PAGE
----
In Canada, the state government of Ontario province has announced a new round of project applications for its Smart Grid Fund.
The CAD50 million (US$38 million) programme launched in 2011 is seeking projects for the latest round of funding that fulfil certain criteria.
The Ministry of Energy said it will consider applications for consumer-focused initiatives that seek to optimize smart technologies and systems by involving customers as active energy sector participants
Self-healing grids that can perform fault location, isolation and service restoration using automated technologies and communication systems is another priority together with enhanced fault prevention that can precisely detect faults while protecting equipment and enabling faster response.
Other types of project include:
- Automated voltage control solutions to automatically track, operate, and optimise voltage levels on feeders
- Dynamic capacity rating that accurately monitors line conditions in real time
- Microgrid solutions in either urban or remote settings
- Distributed energy resources monitoring and control, enabling more effective and efficient integration of these types of assets onto distribution systems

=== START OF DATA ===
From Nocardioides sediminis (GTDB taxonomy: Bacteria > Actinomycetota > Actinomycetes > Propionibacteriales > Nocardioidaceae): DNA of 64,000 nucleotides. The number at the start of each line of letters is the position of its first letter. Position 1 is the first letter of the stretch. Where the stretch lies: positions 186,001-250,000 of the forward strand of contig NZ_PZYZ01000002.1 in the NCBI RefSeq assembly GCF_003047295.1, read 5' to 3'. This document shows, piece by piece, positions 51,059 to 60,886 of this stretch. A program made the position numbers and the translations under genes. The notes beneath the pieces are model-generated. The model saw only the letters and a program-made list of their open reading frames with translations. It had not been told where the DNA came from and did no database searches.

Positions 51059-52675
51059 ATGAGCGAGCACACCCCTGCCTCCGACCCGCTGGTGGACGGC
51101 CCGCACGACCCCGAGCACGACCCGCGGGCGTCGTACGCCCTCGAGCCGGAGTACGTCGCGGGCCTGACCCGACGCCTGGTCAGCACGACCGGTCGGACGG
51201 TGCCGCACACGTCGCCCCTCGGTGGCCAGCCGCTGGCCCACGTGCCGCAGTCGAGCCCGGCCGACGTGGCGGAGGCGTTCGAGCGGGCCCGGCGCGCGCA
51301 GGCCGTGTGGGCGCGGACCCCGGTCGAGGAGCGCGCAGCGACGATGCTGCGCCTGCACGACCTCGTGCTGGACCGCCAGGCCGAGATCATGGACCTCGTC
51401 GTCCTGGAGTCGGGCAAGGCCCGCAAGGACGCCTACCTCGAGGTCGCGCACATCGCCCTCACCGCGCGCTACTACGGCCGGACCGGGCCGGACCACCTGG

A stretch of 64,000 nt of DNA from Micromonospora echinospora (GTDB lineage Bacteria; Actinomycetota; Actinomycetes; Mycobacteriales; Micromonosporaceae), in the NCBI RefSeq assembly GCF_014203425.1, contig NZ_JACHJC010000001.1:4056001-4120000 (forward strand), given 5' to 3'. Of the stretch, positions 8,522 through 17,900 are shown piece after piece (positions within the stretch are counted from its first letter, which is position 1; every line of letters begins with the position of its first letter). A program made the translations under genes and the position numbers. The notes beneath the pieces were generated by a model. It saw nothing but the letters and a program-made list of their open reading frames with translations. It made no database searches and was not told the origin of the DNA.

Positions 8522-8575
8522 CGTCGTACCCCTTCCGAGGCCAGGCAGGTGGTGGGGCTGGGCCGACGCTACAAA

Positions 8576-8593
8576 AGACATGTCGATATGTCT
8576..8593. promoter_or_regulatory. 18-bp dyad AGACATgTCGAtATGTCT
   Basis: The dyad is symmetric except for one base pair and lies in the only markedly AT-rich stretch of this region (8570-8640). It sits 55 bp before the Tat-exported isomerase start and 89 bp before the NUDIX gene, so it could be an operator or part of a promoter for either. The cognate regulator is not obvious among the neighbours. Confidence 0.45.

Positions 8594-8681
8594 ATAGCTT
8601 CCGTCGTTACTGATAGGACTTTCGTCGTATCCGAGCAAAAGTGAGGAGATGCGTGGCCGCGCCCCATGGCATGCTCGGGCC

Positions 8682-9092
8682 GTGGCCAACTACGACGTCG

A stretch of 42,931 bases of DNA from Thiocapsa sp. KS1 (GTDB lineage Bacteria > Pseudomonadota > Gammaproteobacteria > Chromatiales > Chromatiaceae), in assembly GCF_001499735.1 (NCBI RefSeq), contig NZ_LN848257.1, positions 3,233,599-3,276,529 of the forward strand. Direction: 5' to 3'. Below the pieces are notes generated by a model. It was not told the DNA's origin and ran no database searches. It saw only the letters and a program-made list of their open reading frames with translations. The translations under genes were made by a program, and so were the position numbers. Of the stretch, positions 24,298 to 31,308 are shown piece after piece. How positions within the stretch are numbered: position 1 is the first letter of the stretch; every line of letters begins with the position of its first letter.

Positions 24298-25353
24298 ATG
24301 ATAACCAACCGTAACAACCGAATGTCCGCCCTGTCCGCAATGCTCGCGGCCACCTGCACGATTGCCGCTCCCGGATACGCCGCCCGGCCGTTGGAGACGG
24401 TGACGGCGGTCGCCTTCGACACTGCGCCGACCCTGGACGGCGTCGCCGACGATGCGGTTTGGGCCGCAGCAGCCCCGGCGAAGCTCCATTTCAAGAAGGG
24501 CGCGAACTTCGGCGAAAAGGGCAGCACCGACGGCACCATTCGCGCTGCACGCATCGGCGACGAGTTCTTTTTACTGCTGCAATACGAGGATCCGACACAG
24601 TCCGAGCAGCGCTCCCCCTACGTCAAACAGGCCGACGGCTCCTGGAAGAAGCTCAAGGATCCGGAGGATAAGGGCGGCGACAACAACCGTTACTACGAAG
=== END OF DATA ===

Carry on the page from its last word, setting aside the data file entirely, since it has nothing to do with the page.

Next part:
- Advanced metering infrastructure (AMI) that improves accuracy and security of meter reading and enhances the utility’s ability to manage its system.
The Smart Grid Fund supports projects that test, develop and bring to market the next generation of energy grid solutions, helping consumers and businesses manage energy costs, improve conservation efforts, and integrate new beneficial technologies like electric vehicles and storage.
Eligible project applications will be accepted until 9am on 30 November, 2015.
Smart Grid Fund – to date
The Ministry’s website lists 24 projects that fall under the Smart Grid Fund spanning metering, data analytics, electric vehicle integration, energy storage and microgrid.
There are eight existing initiatives under the category of grid automation including a demonstration project led by North American smart grid company GRID20/20 with two Canadian utilities.
With a grant of US$1.7 million, GRID20/20 is installing its distribution transformer monitoring (DTM) intra-grid sensors throughout target areas of the Ontario-based utilities’ distribution grids with the aim of improving smart grid optimisation practices.
Through its OptaNODE DTM intra-grid sensors, the company aims to demonstrate outage notification, transformer asset health monitoring, preventive maintenance awareness, detection of additional renewable resources added to the grid, management of bi-directional power influx to avoid grid destabilization as well as unmetered power loss identification.
Other technology companies involved in grid automation projects include General Electric, dTechs, N-Dimensions, Opus One, Prolucid and Ryerson University’s Centre for Urban Energy.